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Published: Thursday, 11/30/2000

Camera's eye gives official softer focus


When Katherine Harris addressed the nation Sunday, one could hardly help noting how polished she appeared.

Florida's Secretary of State had traded her usual business suits for a jauntier red and black jacket with a zippered front. Her auburn hair shone and her makeup looked professional and discreet.

In short, she looked like a new woman. An improved woman. A woman who did not have anything in common with the Tammy Faye look-alike she had been just a week earlier.

In short, Ms. Harris appeared to have undergone The Makeover, the one nearly all women have when they find the flashbulbs of the nation suddenly blinding them.

A heavier makeup look earlier this month. A heavier makeup look earlier this month.

The transformation has ample precedent. Her sisters in sudden celebrity - Marcia Clark, Linda Tripp, Paula Jones, and Monica Lewinsky all come to mind - have trodden this ground before. All were once ordinary women until extraordinary trials thrust them in front of a battalion of telephoto lenses. Every one of them changed her appearance once she realized how her normal look played on TV.

(Even women who aren't strangers to the spotlight often find themselves tweaking their images. Three words: Hillary Clinton's hair. Two words: Princess Di. One word: Cher.)

Still, Ms. Harris got most of the press. This week's Newsweek called her “the star of the show,” saying she “looked as if she had stepped off the set of Dynasty,” while U.S. News & World Report wrote “ her makeup became almost as talked about as Monica's beret.” (Time appears to have abstained.)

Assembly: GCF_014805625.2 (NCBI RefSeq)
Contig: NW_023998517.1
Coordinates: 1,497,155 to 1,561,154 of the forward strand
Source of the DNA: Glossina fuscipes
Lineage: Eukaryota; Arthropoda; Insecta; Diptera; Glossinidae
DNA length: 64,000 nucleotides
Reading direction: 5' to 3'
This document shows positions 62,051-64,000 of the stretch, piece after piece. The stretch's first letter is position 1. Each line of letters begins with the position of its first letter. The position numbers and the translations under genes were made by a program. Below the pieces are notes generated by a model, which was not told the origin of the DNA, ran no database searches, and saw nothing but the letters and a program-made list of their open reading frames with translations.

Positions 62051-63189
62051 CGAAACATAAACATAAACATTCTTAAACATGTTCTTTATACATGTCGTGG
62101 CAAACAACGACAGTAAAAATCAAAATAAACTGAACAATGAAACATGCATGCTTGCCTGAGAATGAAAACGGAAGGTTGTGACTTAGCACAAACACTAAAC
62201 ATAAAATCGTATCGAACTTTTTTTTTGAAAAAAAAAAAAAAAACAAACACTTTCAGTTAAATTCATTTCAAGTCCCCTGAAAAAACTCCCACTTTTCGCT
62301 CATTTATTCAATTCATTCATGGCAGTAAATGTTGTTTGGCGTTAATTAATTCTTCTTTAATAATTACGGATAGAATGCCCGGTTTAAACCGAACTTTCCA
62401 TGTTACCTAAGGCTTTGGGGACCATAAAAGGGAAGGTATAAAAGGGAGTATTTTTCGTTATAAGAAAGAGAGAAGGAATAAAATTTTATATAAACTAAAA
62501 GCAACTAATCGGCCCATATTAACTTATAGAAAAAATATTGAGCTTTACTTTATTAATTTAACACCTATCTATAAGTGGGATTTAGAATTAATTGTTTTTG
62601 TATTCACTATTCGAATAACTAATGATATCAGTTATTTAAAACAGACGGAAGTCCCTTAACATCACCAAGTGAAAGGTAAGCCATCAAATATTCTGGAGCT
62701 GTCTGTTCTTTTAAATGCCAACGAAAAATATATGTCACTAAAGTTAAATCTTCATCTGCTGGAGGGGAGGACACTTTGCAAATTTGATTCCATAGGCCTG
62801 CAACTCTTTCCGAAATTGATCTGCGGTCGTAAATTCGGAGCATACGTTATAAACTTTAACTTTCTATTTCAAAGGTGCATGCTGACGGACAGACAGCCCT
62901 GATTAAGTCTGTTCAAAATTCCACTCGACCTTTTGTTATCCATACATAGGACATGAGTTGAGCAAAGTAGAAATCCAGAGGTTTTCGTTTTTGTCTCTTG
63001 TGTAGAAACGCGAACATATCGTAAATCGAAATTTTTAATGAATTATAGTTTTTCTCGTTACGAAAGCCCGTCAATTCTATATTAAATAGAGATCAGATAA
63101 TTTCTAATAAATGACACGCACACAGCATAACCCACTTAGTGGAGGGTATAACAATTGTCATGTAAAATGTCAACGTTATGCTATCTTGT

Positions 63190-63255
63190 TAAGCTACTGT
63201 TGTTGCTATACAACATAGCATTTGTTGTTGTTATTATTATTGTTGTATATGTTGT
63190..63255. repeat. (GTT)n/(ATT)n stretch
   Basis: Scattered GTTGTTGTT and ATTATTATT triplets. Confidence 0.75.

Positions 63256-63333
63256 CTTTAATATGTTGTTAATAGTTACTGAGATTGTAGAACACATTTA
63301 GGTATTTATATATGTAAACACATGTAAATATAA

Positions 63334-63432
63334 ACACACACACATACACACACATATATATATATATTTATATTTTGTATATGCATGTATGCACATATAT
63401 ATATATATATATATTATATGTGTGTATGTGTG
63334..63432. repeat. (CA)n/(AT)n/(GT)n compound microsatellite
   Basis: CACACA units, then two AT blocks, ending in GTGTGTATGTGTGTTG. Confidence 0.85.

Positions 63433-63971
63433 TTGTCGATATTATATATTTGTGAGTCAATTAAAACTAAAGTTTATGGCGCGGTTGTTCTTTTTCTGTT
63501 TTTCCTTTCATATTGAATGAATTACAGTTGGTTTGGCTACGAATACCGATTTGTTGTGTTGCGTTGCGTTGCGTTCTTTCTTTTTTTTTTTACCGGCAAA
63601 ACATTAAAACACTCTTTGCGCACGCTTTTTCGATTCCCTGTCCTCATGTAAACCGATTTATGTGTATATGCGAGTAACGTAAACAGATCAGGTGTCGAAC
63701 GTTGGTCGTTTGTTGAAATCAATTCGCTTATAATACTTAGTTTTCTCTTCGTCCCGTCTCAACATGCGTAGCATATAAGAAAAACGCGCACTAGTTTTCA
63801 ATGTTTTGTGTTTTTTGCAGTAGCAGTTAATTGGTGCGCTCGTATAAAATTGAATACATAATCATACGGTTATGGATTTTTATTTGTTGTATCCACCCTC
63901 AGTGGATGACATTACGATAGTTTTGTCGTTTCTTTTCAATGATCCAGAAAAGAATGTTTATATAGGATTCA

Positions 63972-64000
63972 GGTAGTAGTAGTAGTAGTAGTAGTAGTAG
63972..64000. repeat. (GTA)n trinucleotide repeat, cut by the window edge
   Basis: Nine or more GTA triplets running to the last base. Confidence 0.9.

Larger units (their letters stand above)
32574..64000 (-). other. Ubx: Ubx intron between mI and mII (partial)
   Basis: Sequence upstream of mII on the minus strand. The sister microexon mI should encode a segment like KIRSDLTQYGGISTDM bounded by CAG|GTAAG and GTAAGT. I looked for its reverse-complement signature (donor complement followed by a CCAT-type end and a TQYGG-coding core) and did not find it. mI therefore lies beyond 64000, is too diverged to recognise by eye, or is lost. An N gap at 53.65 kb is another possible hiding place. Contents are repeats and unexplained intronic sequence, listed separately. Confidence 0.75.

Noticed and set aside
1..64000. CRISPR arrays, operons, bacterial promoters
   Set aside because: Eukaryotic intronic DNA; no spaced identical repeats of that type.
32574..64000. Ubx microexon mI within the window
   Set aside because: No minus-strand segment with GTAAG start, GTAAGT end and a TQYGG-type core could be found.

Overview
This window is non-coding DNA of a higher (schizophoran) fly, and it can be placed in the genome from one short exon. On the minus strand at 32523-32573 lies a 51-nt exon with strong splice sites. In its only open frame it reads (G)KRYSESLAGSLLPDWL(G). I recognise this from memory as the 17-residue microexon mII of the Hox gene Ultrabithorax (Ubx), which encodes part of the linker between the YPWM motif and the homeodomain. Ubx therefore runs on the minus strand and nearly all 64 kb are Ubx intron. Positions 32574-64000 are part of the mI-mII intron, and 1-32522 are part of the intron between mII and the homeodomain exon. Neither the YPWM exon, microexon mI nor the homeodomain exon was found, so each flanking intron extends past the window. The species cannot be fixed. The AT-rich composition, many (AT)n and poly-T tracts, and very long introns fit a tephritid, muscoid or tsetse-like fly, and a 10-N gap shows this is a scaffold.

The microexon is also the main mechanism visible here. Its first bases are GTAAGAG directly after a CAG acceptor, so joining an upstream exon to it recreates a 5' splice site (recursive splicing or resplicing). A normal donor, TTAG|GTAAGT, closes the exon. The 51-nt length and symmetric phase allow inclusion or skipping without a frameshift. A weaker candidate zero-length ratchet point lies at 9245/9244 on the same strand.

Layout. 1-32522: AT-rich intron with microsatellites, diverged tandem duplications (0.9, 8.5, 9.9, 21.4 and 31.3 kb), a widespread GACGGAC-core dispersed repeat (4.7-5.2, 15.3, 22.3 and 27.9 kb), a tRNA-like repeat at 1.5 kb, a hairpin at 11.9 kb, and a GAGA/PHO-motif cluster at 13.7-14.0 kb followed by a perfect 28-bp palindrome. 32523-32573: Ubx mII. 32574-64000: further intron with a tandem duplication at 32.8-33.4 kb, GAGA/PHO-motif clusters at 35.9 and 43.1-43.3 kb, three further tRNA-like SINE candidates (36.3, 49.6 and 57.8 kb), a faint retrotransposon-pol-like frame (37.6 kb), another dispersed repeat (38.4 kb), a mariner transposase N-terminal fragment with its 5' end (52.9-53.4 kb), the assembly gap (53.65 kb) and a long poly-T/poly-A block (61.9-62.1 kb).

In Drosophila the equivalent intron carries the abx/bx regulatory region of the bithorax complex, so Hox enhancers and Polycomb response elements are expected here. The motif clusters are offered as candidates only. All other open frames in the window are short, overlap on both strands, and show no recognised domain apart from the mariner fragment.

To be fair, women aren't the only ones to schedule The Image Consultation. Ralph Nader was probably the only candidate this year who didn't buy a new tie or feather on a little blush for the cameras.

And we can read whatever we wish into all the commentary. Some would claim that women are held to a higher, and thus unfair, standard of attractiveness, that Ms. Harris' mascara was no more offensive than the wrinkled suits or protruding paunches of her male colleagues.

Others, including the Washington Post's Robin Givhan, say the way she presents herself to the world provides insight into her behavior.

“At this moment that so desperately needs diplomacy, understatement , and calm, one wonders how this Republican woman, who can't even use restraint when she's wielding a mascara wand, will manage to use it and make sound decisions in this game of partisan one-upmanship,” Ms. Givhan wrote in the Nov. 18 edition of the Post.

Whichever camp you fall into, though, it's likely you couldn't help but notice the new image. Which means we can now safely ignore it as the electoral process stumbles on.

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